Toddlers are known for being active and having high energy levels, which can make it challenging to keep them busy throughout the day. Fortunately, many different games are available that are designed to keep toddlers playing and learning. The best games for toddlers teach them important lessons about counting, sharing and taking turns — and let them have a lot of fun while they’re at it. Here are a few of the top games for toddlers, which stand out for their creative design and quality.
The CozyBomb Magnetic Fishing Toys Game Set lets kids go fishing with magnetic sea life and their own fishing pole. Designed for ages 3 to 6, this product teaches hand-eye coordination, color recognition, interpersonal skills and math. Solid plastic is used for each piece, so they are durable and hold up well with frequent use. The product includes a net to keep all of the accessories together for easy clean-up. The items also float, making them perfect to use in a small kiddie pool or in the bath. The fishing pole is sturdy and operates well as it connects to each object with a built-in magnet.
Candy Land doesn’t require any reading to play, allowing toddlers to play independently once they learn the rules. The game features colored cards, fun illustrations and sweet destinations with a candy theme that includes plenty of treats. The set includes a board, four pawns, a card deck and instructions. New generations can be introduced to the game as they navigate a colorful road and attempt to reach the candy castle. Cards are used to help each player know how far they need to travel up the colorful road while racing to the top. Two to four players can participate in each round. Children will learn important lessons like how to wait their turn, match colors, count and follow rules while having fun.
This squirrel game teaches kids to take turns with other players and develop important social skills while playing along. The Sneaky, Snacky Squirrel Game requires two to four players and is best suited for toddlers ages 3 and up. Kids participate by spinning the spinner and squeezing the squirrel’s paws to grab a matching colored acorn to place on their own log. The goal of the game is to be the first to fill your log with acorns. All of the materials are extremely durable, and parts maintain their quality when used frequently by little hands. The graphics are also fun and engaging. As winner of awards such as the Parent’s Choice Award, Dr. Toy Best Picks and Good Housekeeping Best Toy, this game is a great choice.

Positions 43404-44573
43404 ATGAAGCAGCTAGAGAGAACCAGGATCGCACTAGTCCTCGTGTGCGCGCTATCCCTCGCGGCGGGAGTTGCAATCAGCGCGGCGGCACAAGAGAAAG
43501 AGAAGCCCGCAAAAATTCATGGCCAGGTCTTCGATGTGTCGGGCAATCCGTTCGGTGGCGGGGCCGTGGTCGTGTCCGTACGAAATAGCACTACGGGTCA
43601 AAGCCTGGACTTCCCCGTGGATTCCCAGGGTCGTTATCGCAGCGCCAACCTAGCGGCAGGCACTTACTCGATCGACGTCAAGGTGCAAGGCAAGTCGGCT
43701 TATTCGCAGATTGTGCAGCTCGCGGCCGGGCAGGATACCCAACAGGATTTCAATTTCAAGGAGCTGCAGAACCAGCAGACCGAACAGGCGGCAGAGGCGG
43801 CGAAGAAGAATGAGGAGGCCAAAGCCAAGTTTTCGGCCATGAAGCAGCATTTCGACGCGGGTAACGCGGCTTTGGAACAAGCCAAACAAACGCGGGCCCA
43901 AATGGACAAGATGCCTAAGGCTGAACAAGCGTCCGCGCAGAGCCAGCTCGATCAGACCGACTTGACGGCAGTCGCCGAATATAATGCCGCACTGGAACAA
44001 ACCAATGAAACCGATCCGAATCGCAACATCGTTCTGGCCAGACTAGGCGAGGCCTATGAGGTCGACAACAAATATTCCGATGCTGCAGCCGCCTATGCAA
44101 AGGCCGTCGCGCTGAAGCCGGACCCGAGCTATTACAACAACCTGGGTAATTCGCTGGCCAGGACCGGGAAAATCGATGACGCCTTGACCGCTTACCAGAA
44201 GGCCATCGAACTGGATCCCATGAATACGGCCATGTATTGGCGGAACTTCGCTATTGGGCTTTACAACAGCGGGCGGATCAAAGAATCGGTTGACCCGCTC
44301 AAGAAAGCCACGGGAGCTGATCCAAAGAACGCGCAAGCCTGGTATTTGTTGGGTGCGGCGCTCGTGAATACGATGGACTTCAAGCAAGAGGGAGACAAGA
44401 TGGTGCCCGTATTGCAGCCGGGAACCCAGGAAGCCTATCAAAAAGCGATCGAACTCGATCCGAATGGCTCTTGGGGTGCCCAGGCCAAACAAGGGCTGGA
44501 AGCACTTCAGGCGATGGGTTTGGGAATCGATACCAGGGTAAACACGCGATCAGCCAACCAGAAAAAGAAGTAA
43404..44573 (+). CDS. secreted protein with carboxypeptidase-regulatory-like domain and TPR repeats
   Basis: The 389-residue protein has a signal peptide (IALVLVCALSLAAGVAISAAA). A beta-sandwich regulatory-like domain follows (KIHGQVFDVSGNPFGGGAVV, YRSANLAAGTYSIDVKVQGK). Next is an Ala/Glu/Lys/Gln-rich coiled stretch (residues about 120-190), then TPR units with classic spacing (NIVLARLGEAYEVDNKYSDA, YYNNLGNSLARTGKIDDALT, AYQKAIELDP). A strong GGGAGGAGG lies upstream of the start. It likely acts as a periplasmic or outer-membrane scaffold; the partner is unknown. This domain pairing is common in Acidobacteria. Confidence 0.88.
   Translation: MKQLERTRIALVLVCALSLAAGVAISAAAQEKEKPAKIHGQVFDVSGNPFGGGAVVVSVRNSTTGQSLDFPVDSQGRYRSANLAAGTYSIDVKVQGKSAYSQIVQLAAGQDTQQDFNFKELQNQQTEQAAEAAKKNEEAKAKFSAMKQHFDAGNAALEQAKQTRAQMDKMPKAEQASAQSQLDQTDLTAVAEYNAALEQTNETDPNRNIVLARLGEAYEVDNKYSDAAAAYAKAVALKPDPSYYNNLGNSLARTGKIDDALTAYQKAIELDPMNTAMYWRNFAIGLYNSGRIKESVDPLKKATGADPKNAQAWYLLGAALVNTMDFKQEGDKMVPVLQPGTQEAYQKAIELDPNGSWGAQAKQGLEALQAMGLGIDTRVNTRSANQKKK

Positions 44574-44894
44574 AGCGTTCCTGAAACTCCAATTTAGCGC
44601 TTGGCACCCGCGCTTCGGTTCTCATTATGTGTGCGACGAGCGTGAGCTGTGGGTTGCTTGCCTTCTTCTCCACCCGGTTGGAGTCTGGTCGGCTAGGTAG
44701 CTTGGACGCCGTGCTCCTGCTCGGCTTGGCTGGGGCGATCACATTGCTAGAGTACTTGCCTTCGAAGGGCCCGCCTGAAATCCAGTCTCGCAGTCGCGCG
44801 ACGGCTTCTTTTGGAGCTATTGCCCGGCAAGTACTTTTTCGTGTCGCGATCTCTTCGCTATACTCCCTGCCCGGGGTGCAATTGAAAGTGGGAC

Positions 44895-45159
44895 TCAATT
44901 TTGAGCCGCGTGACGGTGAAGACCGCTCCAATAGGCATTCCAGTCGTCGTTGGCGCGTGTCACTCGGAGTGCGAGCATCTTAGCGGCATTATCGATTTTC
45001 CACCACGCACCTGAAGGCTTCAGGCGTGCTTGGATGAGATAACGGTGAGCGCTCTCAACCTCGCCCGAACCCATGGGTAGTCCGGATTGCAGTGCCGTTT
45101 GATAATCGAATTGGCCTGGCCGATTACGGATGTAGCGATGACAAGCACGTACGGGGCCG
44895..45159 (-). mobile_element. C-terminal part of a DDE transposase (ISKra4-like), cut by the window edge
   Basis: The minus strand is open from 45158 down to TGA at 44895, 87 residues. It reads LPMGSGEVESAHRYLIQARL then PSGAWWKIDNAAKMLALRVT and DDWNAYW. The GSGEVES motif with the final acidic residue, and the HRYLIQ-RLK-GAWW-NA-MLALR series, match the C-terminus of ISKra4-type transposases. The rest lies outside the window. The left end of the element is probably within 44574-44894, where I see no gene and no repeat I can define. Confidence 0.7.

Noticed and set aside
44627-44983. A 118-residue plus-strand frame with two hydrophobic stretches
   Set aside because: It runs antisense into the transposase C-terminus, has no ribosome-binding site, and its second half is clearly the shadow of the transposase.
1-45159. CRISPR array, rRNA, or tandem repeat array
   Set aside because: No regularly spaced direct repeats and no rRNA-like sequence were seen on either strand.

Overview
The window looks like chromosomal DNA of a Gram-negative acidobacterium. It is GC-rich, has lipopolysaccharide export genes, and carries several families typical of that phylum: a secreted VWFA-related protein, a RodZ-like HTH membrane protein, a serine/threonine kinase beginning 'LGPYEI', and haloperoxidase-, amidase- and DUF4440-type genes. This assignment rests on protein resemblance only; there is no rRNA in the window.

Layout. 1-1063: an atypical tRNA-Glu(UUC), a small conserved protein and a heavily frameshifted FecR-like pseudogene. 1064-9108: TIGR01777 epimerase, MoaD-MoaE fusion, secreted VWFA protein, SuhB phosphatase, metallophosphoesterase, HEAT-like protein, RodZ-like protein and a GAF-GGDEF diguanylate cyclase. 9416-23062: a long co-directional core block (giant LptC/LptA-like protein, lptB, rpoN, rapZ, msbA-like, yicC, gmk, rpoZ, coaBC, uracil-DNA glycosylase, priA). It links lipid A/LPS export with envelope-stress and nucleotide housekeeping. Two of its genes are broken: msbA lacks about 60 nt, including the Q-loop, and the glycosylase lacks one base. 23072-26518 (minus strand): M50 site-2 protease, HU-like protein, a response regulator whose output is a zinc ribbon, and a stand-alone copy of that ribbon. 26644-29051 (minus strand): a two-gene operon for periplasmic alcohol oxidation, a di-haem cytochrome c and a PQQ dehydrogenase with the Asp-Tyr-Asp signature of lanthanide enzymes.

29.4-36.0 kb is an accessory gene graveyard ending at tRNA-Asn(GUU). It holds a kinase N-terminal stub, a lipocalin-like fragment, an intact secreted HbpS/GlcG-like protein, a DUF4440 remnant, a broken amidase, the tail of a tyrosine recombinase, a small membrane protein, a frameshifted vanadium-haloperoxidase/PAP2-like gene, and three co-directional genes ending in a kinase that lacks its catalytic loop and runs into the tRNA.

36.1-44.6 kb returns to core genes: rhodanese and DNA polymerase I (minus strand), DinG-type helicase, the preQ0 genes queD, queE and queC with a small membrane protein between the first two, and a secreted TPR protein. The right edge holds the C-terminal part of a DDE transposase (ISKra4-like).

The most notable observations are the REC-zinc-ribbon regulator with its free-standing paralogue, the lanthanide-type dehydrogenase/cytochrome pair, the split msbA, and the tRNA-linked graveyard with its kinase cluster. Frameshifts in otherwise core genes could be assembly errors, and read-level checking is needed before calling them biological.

Children fill their baskets with fruit while also learning how to count, add and subtract. The product includes the board game, spinner with arrow and base, plastic cherries, apples, oranges and blueberries, baskets and instructions. The game is made for kids ages 3 and up, and is ideal for younger players due to simple concepts that are easy for little ones to quickly grasp. Two to four players can participate in each round. The first player to pick all the fruit off their tree wins the game. Each round is quick to complete, which prevents small children from losing their patience as they play. The bright colors make it eye-catching and attractive to toddlers.
Chutes and Ladders is easy to learn: players just spin the spinner to determine how many steps to take towards the finish line. Players must try to get to the top of the board game without taking too many steps backward in chutes that send players back down the board. The game is educational because it requires counting while travelling along the board. Kids can also land on good deeds — with ladders that will send them higher up the board — that can teach them important life lessons and principles. The product includes the board game, spinner with the arrow, four pawns with plastic stands and instructions. Reading isn’t required, which allows kids to play on their own without the help of adults or older players, helping develop their confidence and independence. This game is ideal for kids ages 3 and up.
“Having played all of these games with my own toddlers as well as countless toddlers in our nursery, you will be amazed by what elements of a game truly interest a preschooler. Many times, you will need to adapt the rules of a game like Candy Land, for example, and that is developmentally appropriate. As the child matures, they will be able to play according to the rules. I also recommend letting your child explore the game pieces, board and cards prior to starting the game to help curb curiosity when you are focused on actually playing.”
Our Expert Consultant
Melissa holds a doctorate in pharmacy and is a home educator, co-teaching a high school chemistry class and a primary school class. Having taught two of her own children to read, write and traverse Singapore Math, Melissa has spent hundreds, if not thousands of hours researching and testing curriculum.